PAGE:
Chefs to End Hunger’s brilliant food recovery system has enabled them to flourish and supply millions of meals to the food insecure people of California. Their work has been a boost to other organizations as well. Nonprofits in the Los Angeles and San Francisco areas such as Midnight Mission and Hope 4 the Heart serve the food delivered by Chefs to End Hunger. In 2018 alone, they recovered more than 3.2 million pounds of food, which is equivalent to 2.6 million meals. The possibilities are endless if food businesses with similar delivery systems also recovered surplus food through a haulback system!

Just a taste of the thousands of Chefs to End Hunger boxes you’ll find in one of their warehouses.

Just a taste of the thousands of Chefs to End Hunger boxes you’ll find in one of their warehouses.

Chefs to End Hunger currently works with 26 different FRV accounts in California, which makes up more than half of the 40 total FRV accounts located in the state. I had the pleasure of speaking with Brette Waters, the Program Director for Chefs to End Hunger, and she explained how our partnership helps her address certain logistical factors of the food recoveries. Waters explains, “This is an initiative that needs to be maintained, and there are often challenges that FRV brings to my attention in the recovery process that we might not have otherwise detected. We are all working towards the same end, and the passion that the FRN founders had to address food waste and food insecurity, while knowing you can mobilize passionate people at this level is huge.” Here at FRN, we couldn’t agree more, and Chefs to End Hunger’s efficient model is a major reason why the food recovery movement grows every single day.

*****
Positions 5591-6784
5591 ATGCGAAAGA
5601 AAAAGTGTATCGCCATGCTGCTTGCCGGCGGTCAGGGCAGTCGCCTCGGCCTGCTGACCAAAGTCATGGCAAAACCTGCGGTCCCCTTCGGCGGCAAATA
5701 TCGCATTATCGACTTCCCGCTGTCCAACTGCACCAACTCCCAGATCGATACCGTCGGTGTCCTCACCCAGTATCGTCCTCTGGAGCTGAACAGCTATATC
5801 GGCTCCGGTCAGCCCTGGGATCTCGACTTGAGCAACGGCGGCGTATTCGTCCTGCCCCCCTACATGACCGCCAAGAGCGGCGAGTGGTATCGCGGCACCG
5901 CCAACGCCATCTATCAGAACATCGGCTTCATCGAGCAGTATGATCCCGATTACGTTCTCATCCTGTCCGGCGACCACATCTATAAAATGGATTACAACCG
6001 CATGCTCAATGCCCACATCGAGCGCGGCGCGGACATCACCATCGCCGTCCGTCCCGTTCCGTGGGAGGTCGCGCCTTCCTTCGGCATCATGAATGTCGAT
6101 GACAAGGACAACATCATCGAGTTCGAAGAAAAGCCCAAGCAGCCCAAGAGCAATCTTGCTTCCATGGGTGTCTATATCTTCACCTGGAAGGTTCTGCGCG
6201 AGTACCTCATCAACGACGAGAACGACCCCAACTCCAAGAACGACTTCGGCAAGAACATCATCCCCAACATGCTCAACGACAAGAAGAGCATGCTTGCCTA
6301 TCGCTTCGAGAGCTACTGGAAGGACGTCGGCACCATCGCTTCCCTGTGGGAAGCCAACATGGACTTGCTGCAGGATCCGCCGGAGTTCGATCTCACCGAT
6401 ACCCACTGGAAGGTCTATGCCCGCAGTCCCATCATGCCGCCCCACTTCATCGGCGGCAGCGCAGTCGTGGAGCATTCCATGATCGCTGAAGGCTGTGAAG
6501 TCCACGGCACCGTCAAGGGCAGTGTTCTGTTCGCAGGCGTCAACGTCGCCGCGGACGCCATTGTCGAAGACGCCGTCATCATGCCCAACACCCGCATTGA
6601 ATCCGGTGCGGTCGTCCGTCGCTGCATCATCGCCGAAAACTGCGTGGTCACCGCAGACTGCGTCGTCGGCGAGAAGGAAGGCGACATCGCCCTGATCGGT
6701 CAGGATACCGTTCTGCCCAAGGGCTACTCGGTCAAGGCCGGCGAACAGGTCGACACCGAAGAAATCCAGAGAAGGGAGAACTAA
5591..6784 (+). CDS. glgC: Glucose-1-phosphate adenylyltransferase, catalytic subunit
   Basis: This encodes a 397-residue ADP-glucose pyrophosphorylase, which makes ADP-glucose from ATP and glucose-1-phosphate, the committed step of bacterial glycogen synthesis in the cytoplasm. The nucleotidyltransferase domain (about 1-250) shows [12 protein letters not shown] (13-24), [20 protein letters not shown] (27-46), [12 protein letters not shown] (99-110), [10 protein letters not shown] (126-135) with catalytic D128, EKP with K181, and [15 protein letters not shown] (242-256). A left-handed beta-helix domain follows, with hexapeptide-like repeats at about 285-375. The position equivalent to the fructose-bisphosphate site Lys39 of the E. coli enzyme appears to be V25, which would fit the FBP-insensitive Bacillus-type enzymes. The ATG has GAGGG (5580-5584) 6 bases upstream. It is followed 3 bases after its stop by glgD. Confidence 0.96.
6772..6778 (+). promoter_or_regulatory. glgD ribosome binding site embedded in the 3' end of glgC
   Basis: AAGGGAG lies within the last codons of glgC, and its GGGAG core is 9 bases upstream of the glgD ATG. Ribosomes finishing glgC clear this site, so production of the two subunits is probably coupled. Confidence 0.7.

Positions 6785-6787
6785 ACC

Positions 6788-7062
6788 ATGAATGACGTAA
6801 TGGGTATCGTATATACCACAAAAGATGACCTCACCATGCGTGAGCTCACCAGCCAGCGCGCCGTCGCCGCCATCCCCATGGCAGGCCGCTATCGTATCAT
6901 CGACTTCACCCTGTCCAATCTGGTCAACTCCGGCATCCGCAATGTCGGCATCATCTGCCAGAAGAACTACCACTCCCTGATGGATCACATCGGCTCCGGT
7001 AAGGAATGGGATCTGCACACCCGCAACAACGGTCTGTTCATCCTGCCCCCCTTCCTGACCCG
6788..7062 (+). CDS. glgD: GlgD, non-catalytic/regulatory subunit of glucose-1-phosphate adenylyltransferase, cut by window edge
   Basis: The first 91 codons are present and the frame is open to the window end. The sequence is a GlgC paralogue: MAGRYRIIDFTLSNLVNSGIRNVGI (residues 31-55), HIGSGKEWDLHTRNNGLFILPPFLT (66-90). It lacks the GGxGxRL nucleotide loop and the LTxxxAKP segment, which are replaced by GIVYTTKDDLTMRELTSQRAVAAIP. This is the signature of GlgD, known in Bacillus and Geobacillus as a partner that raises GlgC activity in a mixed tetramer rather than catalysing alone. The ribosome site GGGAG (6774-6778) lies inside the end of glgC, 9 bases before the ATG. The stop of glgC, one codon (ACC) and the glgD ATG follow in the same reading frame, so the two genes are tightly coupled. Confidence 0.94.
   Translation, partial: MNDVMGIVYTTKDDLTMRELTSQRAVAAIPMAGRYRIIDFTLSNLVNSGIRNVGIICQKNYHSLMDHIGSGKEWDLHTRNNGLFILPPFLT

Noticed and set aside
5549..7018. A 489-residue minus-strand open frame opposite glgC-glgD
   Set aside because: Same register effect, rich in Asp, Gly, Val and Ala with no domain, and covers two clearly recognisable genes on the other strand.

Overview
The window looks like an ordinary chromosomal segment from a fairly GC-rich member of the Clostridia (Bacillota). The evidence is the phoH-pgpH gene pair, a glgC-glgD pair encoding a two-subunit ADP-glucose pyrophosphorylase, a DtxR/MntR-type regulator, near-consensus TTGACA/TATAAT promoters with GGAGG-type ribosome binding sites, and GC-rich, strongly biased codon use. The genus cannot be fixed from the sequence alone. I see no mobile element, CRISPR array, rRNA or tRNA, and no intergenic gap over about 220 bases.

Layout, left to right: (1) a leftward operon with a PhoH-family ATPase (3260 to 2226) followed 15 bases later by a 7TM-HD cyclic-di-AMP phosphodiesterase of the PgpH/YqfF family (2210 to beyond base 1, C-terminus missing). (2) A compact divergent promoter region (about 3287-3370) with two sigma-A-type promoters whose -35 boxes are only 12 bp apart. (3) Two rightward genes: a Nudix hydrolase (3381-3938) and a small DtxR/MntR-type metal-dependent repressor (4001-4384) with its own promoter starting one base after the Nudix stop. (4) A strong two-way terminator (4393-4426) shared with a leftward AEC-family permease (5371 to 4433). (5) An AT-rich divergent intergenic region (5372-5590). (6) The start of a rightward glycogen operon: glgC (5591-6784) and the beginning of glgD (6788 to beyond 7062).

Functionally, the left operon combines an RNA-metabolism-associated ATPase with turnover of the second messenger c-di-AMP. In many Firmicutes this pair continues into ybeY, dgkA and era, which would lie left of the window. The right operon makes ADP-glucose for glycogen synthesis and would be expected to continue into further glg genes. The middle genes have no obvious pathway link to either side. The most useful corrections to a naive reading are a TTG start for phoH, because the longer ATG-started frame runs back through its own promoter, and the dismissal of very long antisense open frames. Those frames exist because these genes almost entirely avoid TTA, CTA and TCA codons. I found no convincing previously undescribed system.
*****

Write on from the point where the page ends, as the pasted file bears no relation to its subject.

The variety of food is limitless!

The variety of food is limitless!

LAS makes it very easy for their customers to donate their surplus food. According to Brette, LAS funds the Chefs to End Hunger program completely, ensuring that businesses ordering food from LAS do not have to pay for the hunger kits along with their orders. This truly shows the drive and commitment of Chefs to End Hunger and LAS to make certain that thousands of hungry families across California are given the food they desperately need.